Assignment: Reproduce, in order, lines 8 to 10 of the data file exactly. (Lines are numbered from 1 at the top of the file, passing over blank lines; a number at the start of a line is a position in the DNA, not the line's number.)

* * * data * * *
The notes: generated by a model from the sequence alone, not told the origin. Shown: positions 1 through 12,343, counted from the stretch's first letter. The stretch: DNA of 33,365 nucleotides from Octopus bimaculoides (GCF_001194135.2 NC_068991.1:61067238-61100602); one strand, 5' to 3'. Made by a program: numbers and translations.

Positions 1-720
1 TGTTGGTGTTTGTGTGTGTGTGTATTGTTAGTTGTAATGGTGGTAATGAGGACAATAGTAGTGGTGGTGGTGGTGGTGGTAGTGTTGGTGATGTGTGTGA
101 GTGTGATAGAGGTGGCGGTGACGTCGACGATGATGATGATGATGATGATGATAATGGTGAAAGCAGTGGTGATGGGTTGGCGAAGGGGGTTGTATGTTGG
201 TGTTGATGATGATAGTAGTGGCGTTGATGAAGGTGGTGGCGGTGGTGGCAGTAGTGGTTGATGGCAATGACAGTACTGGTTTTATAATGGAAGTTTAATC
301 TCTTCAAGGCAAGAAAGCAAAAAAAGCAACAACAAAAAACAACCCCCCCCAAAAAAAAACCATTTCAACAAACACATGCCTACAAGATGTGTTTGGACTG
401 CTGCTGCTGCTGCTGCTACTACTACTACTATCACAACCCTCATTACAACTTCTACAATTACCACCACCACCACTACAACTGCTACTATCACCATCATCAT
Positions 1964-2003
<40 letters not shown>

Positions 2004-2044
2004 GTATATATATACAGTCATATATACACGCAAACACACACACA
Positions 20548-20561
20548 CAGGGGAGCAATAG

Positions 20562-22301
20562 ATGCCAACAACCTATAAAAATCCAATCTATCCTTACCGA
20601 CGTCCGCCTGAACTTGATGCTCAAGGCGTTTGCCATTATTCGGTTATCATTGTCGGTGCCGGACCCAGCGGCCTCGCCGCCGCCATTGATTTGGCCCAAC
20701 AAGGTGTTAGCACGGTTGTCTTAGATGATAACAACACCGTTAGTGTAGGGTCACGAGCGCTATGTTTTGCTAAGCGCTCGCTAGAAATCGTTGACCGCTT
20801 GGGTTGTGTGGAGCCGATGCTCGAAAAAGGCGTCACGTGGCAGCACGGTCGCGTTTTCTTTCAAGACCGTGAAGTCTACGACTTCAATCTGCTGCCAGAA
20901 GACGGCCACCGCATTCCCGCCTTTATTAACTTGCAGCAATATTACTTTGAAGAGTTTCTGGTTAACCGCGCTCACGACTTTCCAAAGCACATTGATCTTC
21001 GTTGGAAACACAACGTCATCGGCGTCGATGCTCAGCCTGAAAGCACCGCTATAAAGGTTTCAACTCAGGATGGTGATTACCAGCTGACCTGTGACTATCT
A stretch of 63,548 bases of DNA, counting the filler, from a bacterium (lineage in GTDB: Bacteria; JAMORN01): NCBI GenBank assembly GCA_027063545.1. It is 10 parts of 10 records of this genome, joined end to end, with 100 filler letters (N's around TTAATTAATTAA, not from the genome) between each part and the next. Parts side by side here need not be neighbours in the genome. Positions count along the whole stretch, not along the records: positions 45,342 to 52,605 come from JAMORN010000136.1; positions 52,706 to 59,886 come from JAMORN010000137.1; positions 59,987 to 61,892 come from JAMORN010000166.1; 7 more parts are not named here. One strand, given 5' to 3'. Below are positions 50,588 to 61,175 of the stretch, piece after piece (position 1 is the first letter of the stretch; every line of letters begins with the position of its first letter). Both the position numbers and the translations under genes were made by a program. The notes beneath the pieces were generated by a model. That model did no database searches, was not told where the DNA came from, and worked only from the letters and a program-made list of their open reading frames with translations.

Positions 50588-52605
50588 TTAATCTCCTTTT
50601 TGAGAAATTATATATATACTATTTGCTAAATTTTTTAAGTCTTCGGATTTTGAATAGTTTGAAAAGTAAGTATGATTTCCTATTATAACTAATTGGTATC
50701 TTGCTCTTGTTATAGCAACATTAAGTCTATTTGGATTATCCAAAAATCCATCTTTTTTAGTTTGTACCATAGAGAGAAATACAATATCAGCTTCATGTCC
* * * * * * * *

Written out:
Positions 1964-2003
<40 letters not shown>

Positions 2004-2044